While lamentations about the reification of race in America always seem to find an audience, in the trenches of American law and politics, race-consciousness remains an essential bulwark against entrenching injustice.
The second case, Moore v. Harper, is potentially even more consequential. At issue is the extent of state legislatures’ power over federal elections. The relevant background is somewhat intricate. Article I, Section 4 of the Constitution contains what is known as the “Elections Clause.” This pro- vision states that “The Times, Places and Manner of holding Elections for Senators and Representatives, shall be prescribed in each State by the Legislature thereof; but the Congress may at any time by Law make or alter such Regulations, except as to the Place of Chusing Senators.” The text, then, empowers state legislatures, unless overridden by Congress, to regulate the times, places, and manner of federal elections (no one denies that states may regulate the times, places, and manner of state elections). The question presented in Moore is whether state legislatures are exclusively empowered to do so.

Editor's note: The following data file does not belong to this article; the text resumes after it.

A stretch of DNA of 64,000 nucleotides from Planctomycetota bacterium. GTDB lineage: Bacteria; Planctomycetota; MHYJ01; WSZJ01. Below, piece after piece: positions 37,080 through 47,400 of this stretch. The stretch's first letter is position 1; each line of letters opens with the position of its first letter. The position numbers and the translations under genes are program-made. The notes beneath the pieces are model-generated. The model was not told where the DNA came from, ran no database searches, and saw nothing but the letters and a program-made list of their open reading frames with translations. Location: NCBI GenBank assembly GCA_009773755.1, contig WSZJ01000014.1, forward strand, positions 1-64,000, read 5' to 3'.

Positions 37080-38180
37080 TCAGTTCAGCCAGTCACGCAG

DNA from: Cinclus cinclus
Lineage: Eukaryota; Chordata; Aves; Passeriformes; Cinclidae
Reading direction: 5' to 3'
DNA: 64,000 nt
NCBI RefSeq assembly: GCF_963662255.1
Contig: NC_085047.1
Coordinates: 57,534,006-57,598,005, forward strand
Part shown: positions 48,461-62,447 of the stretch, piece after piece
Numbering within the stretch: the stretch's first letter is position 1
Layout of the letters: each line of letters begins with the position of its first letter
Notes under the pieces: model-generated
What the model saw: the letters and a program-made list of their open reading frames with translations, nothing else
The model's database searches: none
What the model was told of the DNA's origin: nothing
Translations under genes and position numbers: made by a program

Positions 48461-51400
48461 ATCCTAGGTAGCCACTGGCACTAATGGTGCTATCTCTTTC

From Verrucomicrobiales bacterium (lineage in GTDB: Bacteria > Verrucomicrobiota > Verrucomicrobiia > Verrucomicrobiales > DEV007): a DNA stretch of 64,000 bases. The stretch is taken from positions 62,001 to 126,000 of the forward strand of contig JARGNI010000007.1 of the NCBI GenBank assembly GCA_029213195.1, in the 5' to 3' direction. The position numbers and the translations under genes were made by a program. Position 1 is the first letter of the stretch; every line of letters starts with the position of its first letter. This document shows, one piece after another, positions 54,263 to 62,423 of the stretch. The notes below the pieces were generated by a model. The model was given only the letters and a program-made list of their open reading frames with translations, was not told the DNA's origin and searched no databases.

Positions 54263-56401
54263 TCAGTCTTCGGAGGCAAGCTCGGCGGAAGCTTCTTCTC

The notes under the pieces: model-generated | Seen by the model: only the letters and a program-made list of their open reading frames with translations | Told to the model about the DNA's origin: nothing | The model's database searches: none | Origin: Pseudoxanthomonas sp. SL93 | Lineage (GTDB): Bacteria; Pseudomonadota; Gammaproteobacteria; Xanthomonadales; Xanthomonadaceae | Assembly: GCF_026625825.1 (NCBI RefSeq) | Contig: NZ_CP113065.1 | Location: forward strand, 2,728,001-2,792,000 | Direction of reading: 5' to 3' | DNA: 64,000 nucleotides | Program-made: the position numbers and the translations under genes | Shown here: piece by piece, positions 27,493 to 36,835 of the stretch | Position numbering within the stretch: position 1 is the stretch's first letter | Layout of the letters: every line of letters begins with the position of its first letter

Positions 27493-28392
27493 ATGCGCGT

Once again, the relevant facts arise from the redistricting context, though the implications of the case go beyond that arena. As was true in Alabama, the recent round of redistricting in North Carolina provoked litigation. That litigation culminated in an opinion from the North Carolina Supreme Court, holding that the congressional district map enacted by the Republican-controlled North Carolina legislature constituted partisan gerrymandering (i.e. the manipulation of electoral district lines to unfairly benefit one political party) and there- fore violated the state constitution.